If I didn't feel comfortable talking to random strangers on the metro to practice my Arabic, this was okay. I needed someone like the girl down at the stationary shop down the road who I saw on a regular basis to practice my Arabic with. I would go in once a week or so and spend 30 minutes sitting down and chatting with her in Arabic. I asked my language helper to help me do specific things, like to help me know how to pick up my mail from the post office.

It took me a while to find my rhythm. But eventually it came almost naturally to speak because now I was speaking with friends, familiar faces who weren't going to laugh at me if I made a mistake. Maybe I didn't have the biggest circle of friends who spoke Arabic, but the few I had were special and long-lasting friendships.

Here is what I know about learning a foreign language:

You're gonna make mistakes. You'll probably say it wrong at least 100 times before you say it right. Don't freak out. Everybody does this. You are just like everybody else. Nobody can be perfect from Day 1.

You'll probably mix some words up. You might say "cat" for "room" and "room" for "cat" (oh, sorry, maybe that was me.) It's confusing because sometimes words sound the same even though they're actually completely different.

You might mispronounce letters. Arabic has some sounds in there that do not exist in the English language. Some of them seem almost unnatural, like the "gh" sound that comes from the back of your throat. And others may come out forced. For example, there are 2 "h" sounds in Arabic. One has air behind it and the other one doesn't. I still sometimes put too much *umph* behind the one with the air behind it. It gets a few strange looks from time to time, but it works for me.

You may embarrass yourself just a little. This was what I was most terrified of (note the bit above about being afraid of failure.) Somehow when you get a word wrong it seems like it always manages to mean something bad. And while no one ever told me that I made this kind of mistake, I did get a few laughs which was almost as bad.

You'll learn to laugh at yourself. Or at least I hope you do. Because if you don't already have a good sense of humor, learning a foreign language will teach you that pretty quick. I've never laughed so hard as I did when I realized that I substituted the word "lettuce" (khas) for "shame" (ikhs) without realizing what I was saying. To this day my husband and I say khas aleek (lettuce on you) instead of ikhs aleek (shame on you - but in a teasing way).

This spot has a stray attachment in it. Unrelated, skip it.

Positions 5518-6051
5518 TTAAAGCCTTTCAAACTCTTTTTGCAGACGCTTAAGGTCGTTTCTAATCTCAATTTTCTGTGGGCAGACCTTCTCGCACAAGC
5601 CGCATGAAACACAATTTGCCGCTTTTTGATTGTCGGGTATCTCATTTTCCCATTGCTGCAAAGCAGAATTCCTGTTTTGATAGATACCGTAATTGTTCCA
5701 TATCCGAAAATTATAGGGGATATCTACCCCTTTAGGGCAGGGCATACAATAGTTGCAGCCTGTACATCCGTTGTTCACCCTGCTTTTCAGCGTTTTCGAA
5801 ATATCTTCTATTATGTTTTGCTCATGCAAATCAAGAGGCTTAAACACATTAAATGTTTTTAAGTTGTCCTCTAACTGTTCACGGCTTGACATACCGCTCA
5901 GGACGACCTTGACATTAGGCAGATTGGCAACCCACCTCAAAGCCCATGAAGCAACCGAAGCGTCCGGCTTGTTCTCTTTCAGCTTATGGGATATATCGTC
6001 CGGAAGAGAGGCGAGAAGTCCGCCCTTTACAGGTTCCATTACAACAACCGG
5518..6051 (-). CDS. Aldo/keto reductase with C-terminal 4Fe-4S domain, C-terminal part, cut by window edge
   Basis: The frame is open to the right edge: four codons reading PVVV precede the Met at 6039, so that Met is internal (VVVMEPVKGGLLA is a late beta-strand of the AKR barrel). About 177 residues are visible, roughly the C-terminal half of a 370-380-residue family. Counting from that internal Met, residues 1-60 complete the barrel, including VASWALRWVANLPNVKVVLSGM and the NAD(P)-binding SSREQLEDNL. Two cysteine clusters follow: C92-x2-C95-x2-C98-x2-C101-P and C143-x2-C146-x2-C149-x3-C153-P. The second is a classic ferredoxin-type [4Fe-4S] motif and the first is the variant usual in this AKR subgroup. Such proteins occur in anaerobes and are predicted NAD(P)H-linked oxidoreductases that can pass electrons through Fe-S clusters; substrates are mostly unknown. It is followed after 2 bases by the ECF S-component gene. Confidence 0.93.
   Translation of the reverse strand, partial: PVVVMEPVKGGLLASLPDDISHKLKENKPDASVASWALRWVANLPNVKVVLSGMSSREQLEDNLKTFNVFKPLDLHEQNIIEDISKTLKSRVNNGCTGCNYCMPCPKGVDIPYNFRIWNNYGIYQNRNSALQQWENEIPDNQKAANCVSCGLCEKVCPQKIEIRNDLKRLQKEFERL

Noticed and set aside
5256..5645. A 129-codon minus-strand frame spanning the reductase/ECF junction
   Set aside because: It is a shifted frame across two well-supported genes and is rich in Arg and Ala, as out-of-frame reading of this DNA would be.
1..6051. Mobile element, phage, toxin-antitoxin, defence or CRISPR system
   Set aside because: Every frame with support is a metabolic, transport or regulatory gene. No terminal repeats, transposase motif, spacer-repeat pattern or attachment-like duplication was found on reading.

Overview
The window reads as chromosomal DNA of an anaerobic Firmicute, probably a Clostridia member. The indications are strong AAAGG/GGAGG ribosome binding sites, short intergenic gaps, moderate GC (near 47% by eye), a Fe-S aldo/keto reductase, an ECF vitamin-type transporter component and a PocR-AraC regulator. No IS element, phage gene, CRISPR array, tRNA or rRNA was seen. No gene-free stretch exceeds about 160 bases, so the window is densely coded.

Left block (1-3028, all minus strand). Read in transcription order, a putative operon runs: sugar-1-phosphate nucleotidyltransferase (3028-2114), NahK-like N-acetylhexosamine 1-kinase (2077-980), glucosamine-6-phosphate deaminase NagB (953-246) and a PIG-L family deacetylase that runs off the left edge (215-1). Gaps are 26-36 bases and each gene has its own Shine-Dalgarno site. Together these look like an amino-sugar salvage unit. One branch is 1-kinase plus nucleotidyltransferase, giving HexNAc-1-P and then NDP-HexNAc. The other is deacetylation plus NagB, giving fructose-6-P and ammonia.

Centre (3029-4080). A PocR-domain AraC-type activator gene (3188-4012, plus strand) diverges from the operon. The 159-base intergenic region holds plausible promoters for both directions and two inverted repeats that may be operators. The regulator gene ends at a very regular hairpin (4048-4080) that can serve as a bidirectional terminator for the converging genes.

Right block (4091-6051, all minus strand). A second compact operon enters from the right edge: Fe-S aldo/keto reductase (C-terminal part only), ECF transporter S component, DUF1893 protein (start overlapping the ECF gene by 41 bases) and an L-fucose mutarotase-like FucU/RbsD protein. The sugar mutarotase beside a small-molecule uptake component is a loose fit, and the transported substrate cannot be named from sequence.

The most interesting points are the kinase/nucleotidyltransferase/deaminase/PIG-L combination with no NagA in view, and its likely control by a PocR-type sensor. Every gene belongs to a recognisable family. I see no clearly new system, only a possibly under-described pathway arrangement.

All of the above are very normal. Anybody who learns a foreign language - especially in the country that speaks it - is going to go through this.

That certainly makes me feel better, don't you agree?

What is my advice for anyone wanting to learn to speak Arabic?
  1. Study Arabic in an Arabic-speaking country. 
  2. Learn the colloquial dialect. You might want to learn to read and write as well but consider this a second language.
  3. Speak with native Arabic speakers as much as you can. You cannot learn correct pronunciation without hearing how native speakers pronounce it.
  4. Don't just study in a classroom. If you can find a language helper, use one. Get out and talk to everyday people out on the streets. Schedule in Arabic speaking time (i.e. 15 minutes buying fruit in Arabic, 30 minutes talking to a guy or girl working in a local shop, etc.)
  5. Learn about culture while you learn Arabic. So much of the vocabulary in Arabic revolves around the culture. For example, you can just learn the correct vocabulary words for family (father, mother, brother, sister, etc.) or you can learn this same vocabulary while learning about the roles of each one in the family and the responsibilities of each one.
  6. Buy an English-Arabic dictionary. I highly recommend the Elias Pocket Dictionary with Arabic-to-English and English-to-Arabic in one book. Sometimes it's nice to just be able to look up the exact word you mean and show it to the Arabic speaker (as long as they read).
  7. Participate in a cultural immersion experience. In other words, go spend two weeks living with an Arabic-speaking family (preferably who don't speak much English). This will radically improve your Arabic.
  8. Don't compare yourself to anyone else. Some people have a natural knack for learning languages. And some (like me) are slow starters who may eventually surpass others who pick up some phrases and vocabulary very early on. You just have to discover what works for you and do it.